A well-meaning neighbour who was helping a friend with suspected dementia ended-up in court after he had been producing fake £20 notes to stop his poorly pal worrying about money.
Chesterfield magistrates’ court heard on September 18 how Phillip Andrew Bland, 57, of Model Village, Creswell, had produced photocopied, fake £20 notes for his friend with suspected dementia to reassure him that there was money in his home.
Prosecuting solicitor Angela Hadfield told the court that Bland also drove his friend’s old car to get it repaired when police arrived at his friend’s home and discovered the fake cash and that Bland had been driving without insurance and an MOT.
Mrs Hadfield said: “Police went to an address in Model Village, Creswell, after being contacted about the safety of a 72-year-old man who appeared to have been suffering with dementia and police were checking he was okay.”
Police found counterfeit money in an envelope in the man’s living room, according to Mrs Hadfield, and the man said Bland looked after him and he was his best friend.
Bland told police he had been copying notes using a photocopier to reassure his friend that he had money and to put his mind at rest.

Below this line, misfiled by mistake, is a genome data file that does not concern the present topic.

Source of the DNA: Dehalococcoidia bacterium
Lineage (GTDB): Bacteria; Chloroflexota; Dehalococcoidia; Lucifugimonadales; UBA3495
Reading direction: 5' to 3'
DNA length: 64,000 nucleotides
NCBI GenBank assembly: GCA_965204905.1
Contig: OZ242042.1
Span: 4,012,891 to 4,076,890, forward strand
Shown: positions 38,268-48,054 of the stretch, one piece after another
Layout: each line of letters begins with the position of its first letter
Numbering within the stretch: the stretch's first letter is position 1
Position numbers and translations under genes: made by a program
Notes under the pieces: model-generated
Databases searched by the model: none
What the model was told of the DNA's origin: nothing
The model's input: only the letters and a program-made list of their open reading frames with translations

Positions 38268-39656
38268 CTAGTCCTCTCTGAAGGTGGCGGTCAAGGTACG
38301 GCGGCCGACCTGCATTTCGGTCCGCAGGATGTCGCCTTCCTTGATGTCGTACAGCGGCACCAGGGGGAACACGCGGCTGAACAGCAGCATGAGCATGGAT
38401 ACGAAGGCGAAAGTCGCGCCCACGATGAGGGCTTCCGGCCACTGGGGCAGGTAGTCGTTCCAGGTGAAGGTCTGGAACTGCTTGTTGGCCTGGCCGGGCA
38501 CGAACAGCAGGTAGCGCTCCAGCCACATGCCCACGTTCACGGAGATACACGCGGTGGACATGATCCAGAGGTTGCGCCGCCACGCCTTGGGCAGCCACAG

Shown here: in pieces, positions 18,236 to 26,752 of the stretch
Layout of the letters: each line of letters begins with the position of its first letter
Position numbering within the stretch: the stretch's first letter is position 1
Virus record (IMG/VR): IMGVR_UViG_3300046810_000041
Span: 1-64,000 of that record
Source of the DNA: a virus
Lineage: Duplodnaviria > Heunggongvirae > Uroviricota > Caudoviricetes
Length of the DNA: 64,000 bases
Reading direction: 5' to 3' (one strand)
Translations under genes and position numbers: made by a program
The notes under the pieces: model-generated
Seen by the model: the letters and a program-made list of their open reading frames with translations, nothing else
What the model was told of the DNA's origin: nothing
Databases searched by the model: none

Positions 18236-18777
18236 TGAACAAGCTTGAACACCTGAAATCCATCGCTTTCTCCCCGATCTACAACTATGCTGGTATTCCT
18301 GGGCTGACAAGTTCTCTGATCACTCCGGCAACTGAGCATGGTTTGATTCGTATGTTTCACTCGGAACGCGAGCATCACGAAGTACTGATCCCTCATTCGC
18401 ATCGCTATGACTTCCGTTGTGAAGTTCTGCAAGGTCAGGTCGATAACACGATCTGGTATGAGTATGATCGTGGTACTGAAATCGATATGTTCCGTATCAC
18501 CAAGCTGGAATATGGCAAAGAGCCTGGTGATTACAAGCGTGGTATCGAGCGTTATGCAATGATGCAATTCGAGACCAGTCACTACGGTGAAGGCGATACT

Mrs Hadfield said the defendant had also arrived at the property in his friend’s vehicle which he was not insured to drive and which had no MOT certificate.
Bland pleaded guilty to reproducing a £20 bank note and also admitted driving without insurance and without an MOT certificate after the incident on February 18.
Defence solicitor David Gittins said it was believed the vehicle was insured and it was taken to be looked at by a garage and on returning to the property the police had arrived.
Mr Gittins added that Bland has been helping his elderly friend and there had been no attempt to use any of the photocopied notes.
Mr Gittins said: “He has done it to try and give the gentleman some comfort with the best intentions but he has not realised by photocopying bank notes you are committing a crime.”
He added: “The money was likely to be thrown in the bin and the complainant was housebound and the money would never have been used.
“The vehicle was the complainant’s and it is still in his name and Mr Bland would drive him around in it on occasions but not regularly and it was that vehicle he had been taking to get improved when he was found to have no insurance and no MOT.”
Magistrates stressed there had been an element of bad luck for Mr Bland who had been helping out a friend and they expressed “great sympathy” for his situation.
However, he was ordered to pay £328 in fines, costs and a victim surcharge.
His driving licence was also endorsed with six points.
Mr Gittins added that Bland does have insurance and a licence to drive his own vehicle.